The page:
At number 4 is The Beach Boys, "Good Vibrations", as was most all of their music, composed by Brian Wilson and lyrics written by Mike Love. A considerable amount of studio time was used as well as a variety of musicians and instruments to produce this unique piece. Other top list appearances include; Rolling Stone Magazine and Billboard at #6, VH1 at #8 and COS put "God Only Knows" as their number one song and Good Vibrations at #47. Covered over 70 times including; The Cowsills (1969), Hugo Montenegro, His Orchestra and Chorus (1969), a One Man Band version from the very talented Todd Rundgren (1976) and The Flaming Lips from a live concert (2015).


Number 5 is "I Can't Get No Satisfaction" (1965) by the Rolling Stones, written by Mick Jagger and Keith Richards. The music and famous guitar riff was created by Richards while he was sleeping, apparently he recorded it and was surprised to discover it in the morning, I of course believe this story and think drugs had nothing to do with it... Regardless it's a brilliant song, great lyrics by Jagger and a huge international hit topping charts in the US, UK, Germany, South Africa and others. Covered over 270 times, the first was Otis Redding who didn't know most of the lyrics so he just made up some of his own (1965). Other notable versions by Mary Wells (1966), Aretha Franklin (1967), José Feliciano (1970), Jimi Hendrix (1970) and Devo (1977).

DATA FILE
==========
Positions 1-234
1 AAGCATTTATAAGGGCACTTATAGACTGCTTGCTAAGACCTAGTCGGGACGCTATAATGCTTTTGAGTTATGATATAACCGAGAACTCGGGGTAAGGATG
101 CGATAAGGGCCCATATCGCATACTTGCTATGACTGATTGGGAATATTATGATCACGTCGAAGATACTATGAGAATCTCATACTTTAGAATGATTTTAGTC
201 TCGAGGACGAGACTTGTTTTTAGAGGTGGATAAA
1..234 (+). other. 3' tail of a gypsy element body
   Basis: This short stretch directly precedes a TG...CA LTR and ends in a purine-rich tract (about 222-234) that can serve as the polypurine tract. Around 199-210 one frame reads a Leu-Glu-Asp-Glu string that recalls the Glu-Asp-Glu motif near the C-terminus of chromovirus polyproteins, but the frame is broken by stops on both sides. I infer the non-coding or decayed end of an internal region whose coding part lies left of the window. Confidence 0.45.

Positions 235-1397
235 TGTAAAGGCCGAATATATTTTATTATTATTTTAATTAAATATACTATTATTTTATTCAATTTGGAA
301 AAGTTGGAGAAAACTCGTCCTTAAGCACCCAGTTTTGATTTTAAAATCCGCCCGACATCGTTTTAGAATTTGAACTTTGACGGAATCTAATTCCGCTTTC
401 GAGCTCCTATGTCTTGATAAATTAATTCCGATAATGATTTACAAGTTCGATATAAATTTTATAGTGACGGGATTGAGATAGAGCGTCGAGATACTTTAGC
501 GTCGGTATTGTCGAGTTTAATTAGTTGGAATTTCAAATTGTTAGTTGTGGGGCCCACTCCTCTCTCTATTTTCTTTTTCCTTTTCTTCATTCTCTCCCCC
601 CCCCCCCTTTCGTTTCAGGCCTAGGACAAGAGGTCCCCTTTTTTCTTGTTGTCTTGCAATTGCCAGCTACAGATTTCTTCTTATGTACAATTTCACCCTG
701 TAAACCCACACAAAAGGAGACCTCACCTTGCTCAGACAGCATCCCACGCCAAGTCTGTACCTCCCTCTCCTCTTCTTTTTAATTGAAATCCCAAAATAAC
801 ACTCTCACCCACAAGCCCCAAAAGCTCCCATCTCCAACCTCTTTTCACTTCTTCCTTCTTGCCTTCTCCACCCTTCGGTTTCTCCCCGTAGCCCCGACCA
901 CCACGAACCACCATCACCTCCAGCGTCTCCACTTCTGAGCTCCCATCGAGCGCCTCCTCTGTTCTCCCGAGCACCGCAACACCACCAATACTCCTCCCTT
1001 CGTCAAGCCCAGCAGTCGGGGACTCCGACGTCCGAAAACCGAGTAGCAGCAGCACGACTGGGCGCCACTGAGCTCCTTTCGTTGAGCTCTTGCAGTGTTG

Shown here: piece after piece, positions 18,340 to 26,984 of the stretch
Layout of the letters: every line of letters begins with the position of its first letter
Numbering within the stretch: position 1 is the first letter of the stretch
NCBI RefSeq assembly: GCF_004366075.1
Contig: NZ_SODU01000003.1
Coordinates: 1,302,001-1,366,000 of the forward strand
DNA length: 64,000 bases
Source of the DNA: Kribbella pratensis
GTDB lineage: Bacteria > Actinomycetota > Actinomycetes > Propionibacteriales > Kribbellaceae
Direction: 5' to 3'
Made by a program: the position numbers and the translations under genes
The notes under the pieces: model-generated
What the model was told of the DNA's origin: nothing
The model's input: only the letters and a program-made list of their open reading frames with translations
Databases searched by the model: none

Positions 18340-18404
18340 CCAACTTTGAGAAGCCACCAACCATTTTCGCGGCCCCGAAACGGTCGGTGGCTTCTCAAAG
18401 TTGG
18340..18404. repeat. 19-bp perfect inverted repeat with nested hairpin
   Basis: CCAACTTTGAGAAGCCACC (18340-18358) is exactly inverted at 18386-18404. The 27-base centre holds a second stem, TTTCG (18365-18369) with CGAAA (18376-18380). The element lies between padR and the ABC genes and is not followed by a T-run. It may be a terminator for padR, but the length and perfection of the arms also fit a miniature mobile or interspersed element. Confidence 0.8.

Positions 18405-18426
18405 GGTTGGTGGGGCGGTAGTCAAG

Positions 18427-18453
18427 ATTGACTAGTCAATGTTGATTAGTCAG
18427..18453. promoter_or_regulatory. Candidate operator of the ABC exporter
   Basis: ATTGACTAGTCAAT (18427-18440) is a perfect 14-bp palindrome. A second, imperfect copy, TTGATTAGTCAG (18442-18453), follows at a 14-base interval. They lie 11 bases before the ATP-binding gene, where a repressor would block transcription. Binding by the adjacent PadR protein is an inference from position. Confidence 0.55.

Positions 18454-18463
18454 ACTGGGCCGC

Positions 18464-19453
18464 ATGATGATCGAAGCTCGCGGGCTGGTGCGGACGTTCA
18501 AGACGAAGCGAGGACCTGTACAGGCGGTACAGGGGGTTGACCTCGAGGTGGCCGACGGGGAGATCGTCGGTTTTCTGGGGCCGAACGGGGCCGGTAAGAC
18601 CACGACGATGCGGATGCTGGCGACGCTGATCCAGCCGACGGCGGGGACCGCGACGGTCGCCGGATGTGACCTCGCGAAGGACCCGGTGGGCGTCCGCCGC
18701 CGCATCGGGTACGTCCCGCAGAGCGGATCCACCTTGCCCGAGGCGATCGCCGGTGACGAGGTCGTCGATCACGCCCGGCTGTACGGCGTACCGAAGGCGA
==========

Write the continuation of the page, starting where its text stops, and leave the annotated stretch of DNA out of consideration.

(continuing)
References: https://secondhandsongs.com/https://en.wikipedia.org/wiki/Main_Page images: rollingstone.com, npr.com, bobdylan.com

If you like my blog, please consider filling in the follow by email link at the top right hand of the page. Remember to confirm the subscription when you get the first email. Confidentiality is assured unless you are a close friend or family member then all bets are off. While I can compile data from my blog it's not tracking in terms of anyone's identity. For past blog posts click on the menu at the top right corner. Pass it along to a friend who might enjoy it as well or post it to your timeline on FB. And many thanks as always for reading my blog!















Comments

Popular posts from this blog

Music Myths and other Silly Things

Music Myths and other Silly Things

Who doesn't like a good story? There are many great ones and some not so much about music. I try and put a little story into my blogs and during the course of my research I have run across some that are quite curious. Some of these myths about songs and artists have innocent enough beginnings and been perpetuated or at least not denied by the artists themselves, others come from malcontents and the misinformed.